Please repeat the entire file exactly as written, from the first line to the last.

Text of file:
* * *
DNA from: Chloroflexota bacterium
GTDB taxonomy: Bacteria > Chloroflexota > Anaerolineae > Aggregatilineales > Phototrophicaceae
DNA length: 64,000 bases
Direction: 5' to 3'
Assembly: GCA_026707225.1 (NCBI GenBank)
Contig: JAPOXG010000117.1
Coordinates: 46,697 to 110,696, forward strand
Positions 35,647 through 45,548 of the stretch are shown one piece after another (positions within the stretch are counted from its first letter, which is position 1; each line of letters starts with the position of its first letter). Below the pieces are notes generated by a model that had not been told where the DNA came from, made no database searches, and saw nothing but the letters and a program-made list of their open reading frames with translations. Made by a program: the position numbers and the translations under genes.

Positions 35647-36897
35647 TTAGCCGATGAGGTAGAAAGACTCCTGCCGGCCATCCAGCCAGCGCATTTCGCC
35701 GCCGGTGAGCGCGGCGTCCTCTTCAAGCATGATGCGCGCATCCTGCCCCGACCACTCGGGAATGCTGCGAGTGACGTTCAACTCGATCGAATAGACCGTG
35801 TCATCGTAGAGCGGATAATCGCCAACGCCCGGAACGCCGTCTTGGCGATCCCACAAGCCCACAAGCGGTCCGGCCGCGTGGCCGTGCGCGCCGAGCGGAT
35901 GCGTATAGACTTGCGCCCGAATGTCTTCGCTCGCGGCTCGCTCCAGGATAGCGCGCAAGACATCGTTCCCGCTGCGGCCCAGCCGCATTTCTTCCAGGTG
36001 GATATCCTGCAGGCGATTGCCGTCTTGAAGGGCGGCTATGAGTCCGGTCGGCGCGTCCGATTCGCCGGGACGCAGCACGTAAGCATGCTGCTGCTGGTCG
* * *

DNA from: Chloroflexota bacterium
GTDB taxonomy: Bacteria > Chloroflexota > Anaerolineae > Aggregatilineales > Phototrophicaceae
DNA length: 64,000 bases
Direction: 5' to 3'
Assembly: GCA_026707225.1 (NCBI GenBank)
Contig: JAPOXG010000117.1
Coordinates: 46,697 to 110,696, forward strand
Positions 35,647 through 45,548 of the stretch are shown one piece after another (positions within the stretch are counted from its first letter, which is position 1; each line of letters starts with the position of its first letter). Below the pieces are notes generated by a model that had not been told where the DNA came from, made no database searches, and saw nothing but the letters and a program-made list of their open reading frames with translations. Made by a program: the position numbers and the translations under genes.

Positions 35647-36897
35647 TTAGCCGATGAGGTAGAAAGACTCCTGCCGGCCATCCAGCCAGCGCATTTCGCC
35701 GCCGGTGAGCGCGGCGTCCTCTTCAAGCATGATGCGCGCATCCTGCCCCGACCACTCGGGAATGCTGCGAGTGACGTTCAACTCGATCGAATAGACCGTG
35801 TCATCGTAGAGCGGATAATCGCCAACGCCCGGAACGCCGTCTTGGCGATCCCACAAGCCCACAAGCGGTCCGGCCGCGTGGCCGTGCGCGCCGAGCGGAT
35901 GCGTATAGACTTGCGCCCGAATGTCTTCGCTCGCGGCTCGCTCCAGGATAGCGCGCAAGACATCGTTCCCGCTGCGGCCCAGCCGCATTTCTTCCAGGTG
36001 GATATCCTGCAGGCGATTGCCGTCTTGAAGGGCGGCTATGAGTCCGGTCGGCGCGTCCGATTCGCCGGGACGCAGCACGTAAGCATGCTGCTGCTGGTCG